Rather like a writer facing the blank page, Pauline Bazignan is also haunted by the prospect of leaving her mark on the immaculate surface of a new canvas. If she does indeed take up arms and enter the struggle, it is only so that the meaningful and intimate relationship she has established with her subject can come to life at the heart of this virgin territory. Her approach aims to tame the space and provide it with the lines that will become emotions and, in an almost indescribable manner, express the artist’s soul. Bazignan battles to leave apparent the traces of her dominion which, as the painting advances, become a motif in their own right amidst the recurrent corolla motif embodied by paint runs and the explosion of expressive effervescence that gradually takes over the entire canvas. The artist’s trademark compulsive all-over approach leads to a dense, but paradoxically airy entanglement; each painting is like a palimpsest with successive flows of paint that create one drip and run after another. For Pauline Bazignan, painting is all about generalising the sources of tension, whilst doing away with any form of hierarchy between the figure and the background by means of an intricate interlaced design that we would be hard pressed to unravel. She breaks free from all constraints, liberating her gestures and letting her fluid colours run wild creating the signature paint runs that are the aesthetic driving force at the heart of every artwork. ‘‘Rather than leaving the painting, the paint runs clash within the frame revealing unexpected forms’’. And so, sometimes deliberately and sometimes by making the most of chance, Pauline Bazignan allows her colours to run and create different poetic visual effects; the object becomes the subject and as such, refutes the classical theories of painting.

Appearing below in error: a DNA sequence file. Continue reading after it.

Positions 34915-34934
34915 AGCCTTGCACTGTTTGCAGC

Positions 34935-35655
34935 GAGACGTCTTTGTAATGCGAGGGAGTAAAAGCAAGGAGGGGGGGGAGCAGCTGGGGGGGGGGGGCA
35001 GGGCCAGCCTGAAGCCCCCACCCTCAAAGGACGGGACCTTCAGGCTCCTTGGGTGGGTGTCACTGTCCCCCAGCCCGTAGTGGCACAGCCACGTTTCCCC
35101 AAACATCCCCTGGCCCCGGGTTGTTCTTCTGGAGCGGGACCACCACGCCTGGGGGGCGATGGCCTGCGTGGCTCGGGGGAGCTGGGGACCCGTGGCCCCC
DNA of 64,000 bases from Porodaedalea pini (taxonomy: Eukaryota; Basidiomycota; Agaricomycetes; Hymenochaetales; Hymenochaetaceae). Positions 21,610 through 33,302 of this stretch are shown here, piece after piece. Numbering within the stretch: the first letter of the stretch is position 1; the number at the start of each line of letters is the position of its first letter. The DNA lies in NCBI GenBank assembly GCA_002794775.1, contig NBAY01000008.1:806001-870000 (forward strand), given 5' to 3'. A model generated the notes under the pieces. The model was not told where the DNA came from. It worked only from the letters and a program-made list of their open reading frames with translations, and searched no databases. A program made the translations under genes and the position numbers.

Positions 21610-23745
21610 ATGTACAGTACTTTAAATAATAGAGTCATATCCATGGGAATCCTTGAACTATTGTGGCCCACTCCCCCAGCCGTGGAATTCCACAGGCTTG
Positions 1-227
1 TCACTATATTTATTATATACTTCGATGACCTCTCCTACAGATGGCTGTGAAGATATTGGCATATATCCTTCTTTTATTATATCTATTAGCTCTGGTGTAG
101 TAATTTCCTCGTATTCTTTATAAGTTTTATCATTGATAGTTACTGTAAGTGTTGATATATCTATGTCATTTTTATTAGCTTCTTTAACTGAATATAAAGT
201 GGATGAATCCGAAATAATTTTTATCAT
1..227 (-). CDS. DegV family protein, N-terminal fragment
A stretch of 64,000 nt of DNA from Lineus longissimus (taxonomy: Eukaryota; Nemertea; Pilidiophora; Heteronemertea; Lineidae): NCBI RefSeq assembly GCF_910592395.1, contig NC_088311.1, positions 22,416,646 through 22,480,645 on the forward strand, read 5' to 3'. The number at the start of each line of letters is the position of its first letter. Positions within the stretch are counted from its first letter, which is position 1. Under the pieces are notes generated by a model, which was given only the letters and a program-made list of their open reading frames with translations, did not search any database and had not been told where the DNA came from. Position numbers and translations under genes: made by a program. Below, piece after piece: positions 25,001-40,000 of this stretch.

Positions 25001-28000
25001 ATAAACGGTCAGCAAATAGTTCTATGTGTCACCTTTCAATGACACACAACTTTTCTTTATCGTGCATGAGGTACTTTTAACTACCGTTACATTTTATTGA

For her first solo show at Praz-Delavallade Paris, Pauline Bazignan takes us on a trip through time back to 1432, when the Florentine Renaissance painter Paolo di Dono, better known as Paolo Uccello, recounted the story of The Battle of San Romano. Uccello needed three very large panels to recreate this epic event, a heroic battle between the forces of Siena and Florence, which Bazignan reinterprets in an astonishing transposition. In Uccello’s paintings, Niccolo da Tolentino, the commander of the Florentine troops, confronts the Sienese army. Battle rages and the sound of clashing swords echoes across the plain near the town of San Miniato in the heart of Tuscany. Pouring forth on all sides, foot soldiers bearing pikes and lances confront other infantrymen holding their pavis in front of their bodies to protect themselves from the deadly spikes. A first wave hurls itself at the enemy, which is followed by a counterattack in a chaotic melee of cavalrymen, lances and horses, including the Florentine commander’s white horse that cuts a swathe through the enemy troops as he unseats Bernardino della Ciarda. For her part, Bazignan adopts the role of a chronicler portraying this confusion in a unique pictorial disorder of her own in which each act of painting bears witness to the final triumph of Florence over Siena. In this epic undertaking, the artist’s “narrative paintings” go from light to dark, as if Bazignan were using colour to express the notions of victory and defeat, a transition that makes these dreamlike paintings even more forceful, imbues them with conviction and tinges her series of paintings and the fragile ceramics that make up the exhibition with the sweet smell of freedom. «Art does not reproduce the visible; rather, it makes visible».